Building a Custom Home: Helpful Hints from Choosing a Site to Finding a Builder – Part 1

By Suzanne Whitenight Pilcher, Marketing Coordinator, Long & Foster Companies.

Oct 201711

Building a Custom Home: Helpful Hints from Choosing a Site to Finding a Builder – Part 1

By Suzanne Whitenight Pilcher, Marketing Coordinator, Long & Foster Companies.

If you’ve always wanted to build the home of your dreams, perhaps with an indoor basketball court or yoga studio, then a custom home may be a good option for you. But where do you begin? How do you find the lot, the architect or the builder? How do you obtain financing? Since everyone’s situation is unique, the chronological order that you do these steps could vary.

In this blog series, we’ll share insight from experts who work in custom home building. Before you start on your journey to build a home, you’ll want to do some research and have a vision of the end result and its cost. A seasoned agent in new home construction can guide you along the way, so the overall process will be simpler and more enjoyable for you and your family.

Options for Finding Your Dream Home Site

If you’re looking for a home site in an area like Northern Virginia, where much of the land has already been built on, it can be challenging to find a lot in a good location that can accommodate the home you have in mind. John Jorgenson, a leading new homes agent in Long & Foster’s McLean, Virginia, office, often works with buyers who are planning to build new Stanley Martin Custom Homes on their lot. He partnered with Stanley Martin Custom Homes in 2006, and since then has been assisting their buyers in the process. Often Jorgenson helps his clients buy a tear-down property or vacant land where a new home can be built. A tear down is a lot where there’s an existing home that they’ll tear down and then build their dream home.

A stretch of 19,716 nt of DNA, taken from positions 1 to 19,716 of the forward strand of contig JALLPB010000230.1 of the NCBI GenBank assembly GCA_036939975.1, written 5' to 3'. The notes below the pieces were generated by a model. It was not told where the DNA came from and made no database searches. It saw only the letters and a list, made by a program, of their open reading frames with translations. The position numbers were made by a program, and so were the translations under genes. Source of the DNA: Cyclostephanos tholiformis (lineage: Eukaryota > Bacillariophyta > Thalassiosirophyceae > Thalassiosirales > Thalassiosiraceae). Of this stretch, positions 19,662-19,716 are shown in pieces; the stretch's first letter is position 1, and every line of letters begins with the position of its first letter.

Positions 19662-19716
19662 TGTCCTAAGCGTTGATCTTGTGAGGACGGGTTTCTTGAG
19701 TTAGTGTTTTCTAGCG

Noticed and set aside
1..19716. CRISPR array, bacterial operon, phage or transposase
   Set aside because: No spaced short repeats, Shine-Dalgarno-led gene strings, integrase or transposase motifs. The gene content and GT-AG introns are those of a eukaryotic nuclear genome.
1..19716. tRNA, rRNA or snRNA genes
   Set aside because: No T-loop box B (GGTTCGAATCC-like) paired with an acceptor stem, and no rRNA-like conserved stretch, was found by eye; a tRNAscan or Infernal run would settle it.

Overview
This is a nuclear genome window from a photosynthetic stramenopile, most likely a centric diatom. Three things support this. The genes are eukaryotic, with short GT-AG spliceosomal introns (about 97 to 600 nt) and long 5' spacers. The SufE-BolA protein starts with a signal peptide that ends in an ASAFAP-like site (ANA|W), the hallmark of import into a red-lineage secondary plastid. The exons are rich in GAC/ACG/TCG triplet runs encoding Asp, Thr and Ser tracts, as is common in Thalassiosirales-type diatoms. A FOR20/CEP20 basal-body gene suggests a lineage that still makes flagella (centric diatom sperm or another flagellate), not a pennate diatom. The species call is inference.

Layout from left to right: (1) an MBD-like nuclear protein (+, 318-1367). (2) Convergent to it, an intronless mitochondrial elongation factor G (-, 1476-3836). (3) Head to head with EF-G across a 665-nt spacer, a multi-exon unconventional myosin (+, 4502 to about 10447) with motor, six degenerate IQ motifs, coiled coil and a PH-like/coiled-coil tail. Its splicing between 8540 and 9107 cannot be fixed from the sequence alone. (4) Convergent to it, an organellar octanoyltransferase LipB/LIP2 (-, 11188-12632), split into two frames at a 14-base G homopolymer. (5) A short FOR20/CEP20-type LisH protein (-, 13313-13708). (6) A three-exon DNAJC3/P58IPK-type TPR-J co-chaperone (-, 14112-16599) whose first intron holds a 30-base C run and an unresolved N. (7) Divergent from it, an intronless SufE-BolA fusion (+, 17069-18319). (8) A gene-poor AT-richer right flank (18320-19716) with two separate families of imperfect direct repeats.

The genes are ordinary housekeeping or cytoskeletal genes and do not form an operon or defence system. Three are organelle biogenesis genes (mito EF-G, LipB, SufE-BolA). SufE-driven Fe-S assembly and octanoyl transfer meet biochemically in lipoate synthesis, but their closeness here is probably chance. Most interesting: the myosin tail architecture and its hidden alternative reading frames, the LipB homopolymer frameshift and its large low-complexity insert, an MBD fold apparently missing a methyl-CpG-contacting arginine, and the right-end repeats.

No matter if you’re buying a tear-down property or a vacant lot, Rob Westbrook of Westbrook Homes, a custom home builder in Northern Virginia, explained there are several key items to examine prior to purchasing a home site. “It’s all about the return on your investment,” Westbrook said.  “First, you’ll want to look at the zoning to be sure the size of the house you want to build is allowed on that lot. Then, make sure the home is in a desirable school district. Next, take a look at the neighborhood to be sure you are not the first one to build a new house on the block.”

“Why pay $1.8 million in a neighborhood where all of the other homes are not worth more than $700,000?,” added Westbrook.

Choosing Your Lot Along With Your Builder

In some markets, including the Richmond, Virginia, area, small custom, or semi-custom, builders are purchasing adjoining land parcels and then working with their clients to build homes on these lots. If you go this route in the new construction process, you can select the builder and the lot that best suits your needs. “If you choose to go with one of these builders, a real estate agent can help by providing their vision, experience and personal attention to the transaction,” said agent Kyle Yeatman in Long & Foster’s Westchester office in Midlothian, Virginia.

Whether you live in an area where lots are scarce or plentiful or you choose to purchase your lot from a builder, a good agent can help you make make wise decisions with an eye toward adding to your dream home’s future resale value.

Want more tips on custom home building? Check our blog next week for the second part of our series.

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